Jesus summarized the Ten Commandments into less than twenty-five words and Stephen managed to summarize the entire Old Testament into about 74 sentences for the High Council.  With a little effort, we should be able to put our faith story into 100 words. What’s your story? Can you tell it in 100 words or less?

When you communicate your personal faith story with sincerity, you will see supernatural sparks fly as God uses it for his glory and your listener’s good. [Bill Hybels]

So never be ashamed to tell others about our Lord. [2 Timothy 1:8a (NLT)]

Copyright ©2018 jsjdevotions. All rights reserved.

SEALING THE DEAL

A few days later Felix came back with his wife, Drusilla, who was Jewish. Sending for Paul, they listened as he told them about faith in Christ Jesus. As he reasoned with them about righteousness and self-control and the coming day of judgment, Felix became frightened. “Go away for now,” he replied. “When it is more convenient, I’ll call for you again.” [Acts 13:50-51 (NLT)]

Steamboat ski areaWhile under arrest in Caesarea, the Apostle Paul spent two years sharing Jesus with Felix, the governor. Nevertheless, after two years of testifying about salvation through Christ, Paul couldn’t seal the deal and Felix never came to believe. I’m reminded of a charming salesman who worked for a friend of ours. Although he diligently went out and made sales calls, no matter how many times he called on a potential client, he couldn’t close a deal! Eventually, as nice as he was, he had to be let go. After all, salesmen are expected to make the sale. Fortunately, God doesn’t work that way; if He did, the Apostle Paul might have been out of a job after failing to seal the deal with Felix!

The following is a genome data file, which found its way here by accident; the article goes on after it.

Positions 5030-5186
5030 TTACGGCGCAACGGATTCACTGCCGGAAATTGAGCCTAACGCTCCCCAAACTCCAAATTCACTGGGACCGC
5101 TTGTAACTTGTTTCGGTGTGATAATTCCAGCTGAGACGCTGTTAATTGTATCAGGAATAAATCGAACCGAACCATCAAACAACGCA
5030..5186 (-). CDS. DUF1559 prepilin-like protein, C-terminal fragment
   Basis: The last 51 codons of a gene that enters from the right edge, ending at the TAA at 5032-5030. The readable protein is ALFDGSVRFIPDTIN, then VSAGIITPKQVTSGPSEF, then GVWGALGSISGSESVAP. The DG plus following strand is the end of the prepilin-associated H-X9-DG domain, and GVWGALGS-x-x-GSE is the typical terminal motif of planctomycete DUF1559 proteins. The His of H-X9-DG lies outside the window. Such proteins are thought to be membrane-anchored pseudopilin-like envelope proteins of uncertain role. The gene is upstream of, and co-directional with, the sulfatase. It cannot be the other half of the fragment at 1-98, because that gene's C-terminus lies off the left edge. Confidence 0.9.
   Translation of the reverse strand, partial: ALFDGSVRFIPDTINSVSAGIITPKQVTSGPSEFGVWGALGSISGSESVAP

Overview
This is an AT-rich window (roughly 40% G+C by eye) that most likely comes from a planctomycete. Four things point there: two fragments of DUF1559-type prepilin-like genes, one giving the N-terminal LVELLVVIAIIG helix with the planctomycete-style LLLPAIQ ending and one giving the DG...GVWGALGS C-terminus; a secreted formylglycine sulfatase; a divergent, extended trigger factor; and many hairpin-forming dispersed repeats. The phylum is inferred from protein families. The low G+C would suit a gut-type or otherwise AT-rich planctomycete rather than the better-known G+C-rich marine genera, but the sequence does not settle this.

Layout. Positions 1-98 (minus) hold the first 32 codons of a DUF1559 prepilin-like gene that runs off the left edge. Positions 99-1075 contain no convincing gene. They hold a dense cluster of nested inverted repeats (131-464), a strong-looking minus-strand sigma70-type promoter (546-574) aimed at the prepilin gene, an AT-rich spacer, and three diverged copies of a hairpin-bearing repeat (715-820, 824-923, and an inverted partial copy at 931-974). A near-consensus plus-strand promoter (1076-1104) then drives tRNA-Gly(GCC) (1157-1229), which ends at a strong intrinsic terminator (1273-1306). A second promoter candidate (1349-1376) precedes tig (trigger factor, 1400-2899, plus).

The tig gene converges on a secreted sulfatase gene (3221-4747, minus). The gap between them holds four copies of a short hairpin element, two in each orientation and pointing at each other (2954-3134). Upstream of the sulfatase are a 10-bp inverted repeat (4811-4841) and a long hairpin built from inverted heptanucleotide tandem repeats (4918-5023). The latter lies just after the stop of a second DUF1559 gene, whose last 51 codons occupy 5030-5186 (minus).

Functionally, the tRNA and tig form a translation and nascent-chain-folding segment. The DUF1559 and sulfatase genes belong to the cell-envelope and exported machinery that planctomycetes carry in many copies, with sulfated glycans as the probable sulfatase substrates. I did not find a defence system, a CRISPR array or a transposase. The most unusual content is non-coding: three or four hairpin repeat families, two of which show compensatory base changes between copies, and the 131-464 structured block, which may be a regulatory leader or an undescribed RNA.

Like Paul, we can repeatedly share our testimony with someone—we can teach Sunday school, invite people to church, talk about Jesus to everyone we meet, and even write Christian devotions. Nevertheless, we might never close the deal and hear someone say, “I’m accepting Jesus Christ as my Lord and Savior.” That, however, does not mean we have failed.

In my son’s first job out of college, he worked with a team of engineers selling cogeneration technology. Prior to his employment, the engineers from his company would meet with a potential customer to show them the benefits of their technology but they just couldn’t close a deal. It was not until my son joined the team that they made a sale. Rather than engineering, my son’s specialty was finance. The people making the final decision about purchase weren’t the engineers—they were the financial officers. Engineers talked combustion, turbines, power ratings and reciprocating engines which meant nothing to them but my son talked their language: percentages, return on investment and profits. Although my son closed the deal with his talk of financial advantages, he couldn’t have done it without the engineers who laid the groundwork by explaining the process.

Evangelism, like sales, is often a team effort; we may not be the ones who close the deal but we all must do our part to make the sale! While some may hear the message and respond immediately, committing to Jesus is a gradual process for many others. If we think we have to seal the deal every time we have a Jesus conversation, we’re going to be very disappointed Christians. That, however, doesn’t mean we stop having those conversations. Whether we’re just laying the ground work, explaining the process, or extolling the advantages, we may never know if our words have moved someone just a little closer to accepting Christ.  It may be someone else’s job to seal the deal; our job is just to keep sharing God’s Word!

For “Everyone who calls on the name of the Lord will be saved.” But how can they call on him to save them unless they believe in him? And how can they believe in him if they have never heard about him? And how can they hear about him unless someone tells them? [Romans 10:13-14 (NLT)]

Copyright ©2018 jsjdevotions. All rights reserved.